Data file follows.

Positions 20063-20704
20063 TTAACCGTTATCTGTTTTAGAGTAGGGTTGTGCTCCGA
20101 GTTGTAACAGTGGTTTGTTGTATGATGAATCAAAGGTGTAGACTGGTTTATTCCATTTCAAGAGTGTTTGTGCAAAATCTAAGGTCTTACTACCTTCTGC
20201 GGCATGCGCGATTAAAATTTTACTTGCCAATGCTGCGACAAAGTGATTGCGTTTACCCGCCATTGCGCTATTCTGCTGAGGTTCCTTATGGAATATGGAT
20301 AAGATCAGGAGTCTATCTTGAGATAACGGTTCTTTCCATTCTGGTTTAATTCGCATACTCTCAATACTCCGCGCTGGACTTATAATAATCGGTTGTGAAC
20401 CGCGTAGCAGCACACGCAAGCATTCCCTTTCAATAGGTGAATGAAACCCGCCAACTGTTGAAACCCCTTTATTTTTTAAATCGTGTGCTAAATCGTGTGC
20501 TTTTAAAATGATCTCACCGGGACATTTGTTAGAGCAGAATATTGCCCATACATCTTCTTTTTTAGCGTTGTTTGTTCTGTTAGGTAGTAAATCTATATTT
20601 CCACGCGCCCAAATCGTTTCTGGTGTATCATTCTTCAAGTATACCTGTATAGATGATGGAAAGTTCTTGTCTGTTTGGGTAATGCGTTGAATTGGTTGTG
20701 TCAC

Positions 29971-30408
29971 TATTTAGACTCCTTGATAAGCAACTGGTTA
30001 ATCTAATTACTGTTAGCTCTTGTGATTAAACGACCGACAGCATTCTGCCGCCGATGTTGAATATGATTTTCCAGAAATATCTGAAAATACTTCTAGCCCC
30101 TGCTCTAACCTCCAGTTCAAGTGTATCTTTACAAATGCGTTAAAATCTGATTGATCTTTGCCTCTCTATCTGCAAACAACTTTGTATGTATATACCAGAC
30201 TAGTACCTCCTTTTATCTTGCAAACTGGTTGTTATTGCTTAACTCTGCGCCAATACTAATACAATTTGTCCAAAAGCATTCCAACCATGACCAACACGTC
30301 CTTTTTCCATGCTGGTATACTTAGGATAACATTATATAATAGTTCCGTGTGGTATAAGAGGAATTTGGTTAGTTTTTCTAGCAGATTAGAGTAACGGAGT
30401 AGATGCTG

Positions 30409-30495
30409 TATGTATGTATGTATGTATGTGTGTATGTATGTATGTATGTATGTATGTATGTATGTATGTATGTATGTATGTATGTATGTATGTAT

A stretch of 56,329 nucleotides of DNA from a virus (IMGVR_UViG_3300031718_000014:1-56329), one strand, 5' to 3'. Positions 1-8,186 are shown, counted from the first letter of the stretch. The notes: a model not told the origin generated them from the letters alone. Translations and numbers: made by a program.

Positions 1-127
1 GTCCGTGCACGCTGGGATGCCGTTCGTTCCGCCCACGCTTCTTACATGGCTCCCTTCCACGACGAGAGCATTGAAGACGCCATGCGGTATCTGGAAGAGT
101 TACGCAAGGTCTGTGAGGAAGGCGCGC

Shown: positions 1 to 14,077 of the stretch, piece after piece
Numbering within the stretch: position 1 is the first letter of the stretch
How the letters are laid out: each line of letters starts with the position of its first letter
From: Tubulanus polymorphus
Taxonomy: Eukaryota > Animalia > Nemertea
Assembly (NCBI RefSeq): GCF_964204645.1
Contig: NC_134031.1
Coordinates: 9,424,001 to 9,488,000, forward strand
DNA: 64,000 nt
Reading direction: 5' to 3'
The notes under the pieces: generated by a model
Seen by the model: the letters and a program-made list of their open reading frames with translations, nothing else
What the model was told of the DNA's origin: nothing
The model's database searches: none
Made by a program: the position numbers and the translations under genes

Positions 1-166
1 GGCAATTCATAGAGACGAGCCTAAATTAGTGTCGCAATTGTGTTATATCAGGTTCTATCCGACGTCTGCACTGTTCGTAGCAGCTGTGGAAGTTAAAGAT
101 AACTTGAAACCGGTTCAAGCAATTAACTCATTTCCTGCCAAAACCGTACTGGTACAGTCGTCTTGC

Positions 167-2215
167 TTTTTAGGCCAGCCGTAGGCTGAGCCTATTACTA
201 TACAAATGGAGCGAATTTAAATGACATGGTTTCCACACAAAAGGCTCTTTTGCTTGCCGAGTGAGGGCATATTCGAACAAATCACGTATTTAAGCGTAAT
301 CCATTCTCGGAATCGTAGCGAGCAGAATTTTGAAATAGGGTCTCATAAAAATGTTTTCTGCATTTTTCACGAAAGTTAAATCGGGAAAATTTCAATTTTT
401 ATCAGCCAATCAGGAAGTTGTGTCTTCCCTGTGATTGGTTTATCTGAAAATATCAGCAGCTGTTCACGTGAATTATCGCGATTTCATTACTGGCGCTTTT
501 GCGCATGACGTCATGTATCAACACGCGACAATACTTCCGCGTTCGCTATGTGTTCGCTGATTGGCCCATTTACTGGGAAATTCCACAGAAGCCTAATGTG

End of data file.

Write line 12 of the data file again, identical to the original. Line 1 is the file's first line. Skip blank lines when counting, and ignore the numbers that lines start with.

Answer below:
30001 ATCTAATTACTGTTAGCTCTTGTGATTAAACGACCGACAGCATTCTGCCGCCGATGTTGAATATGATTTTCCAGAAATATCTGAAAATACTTCTAGCCCC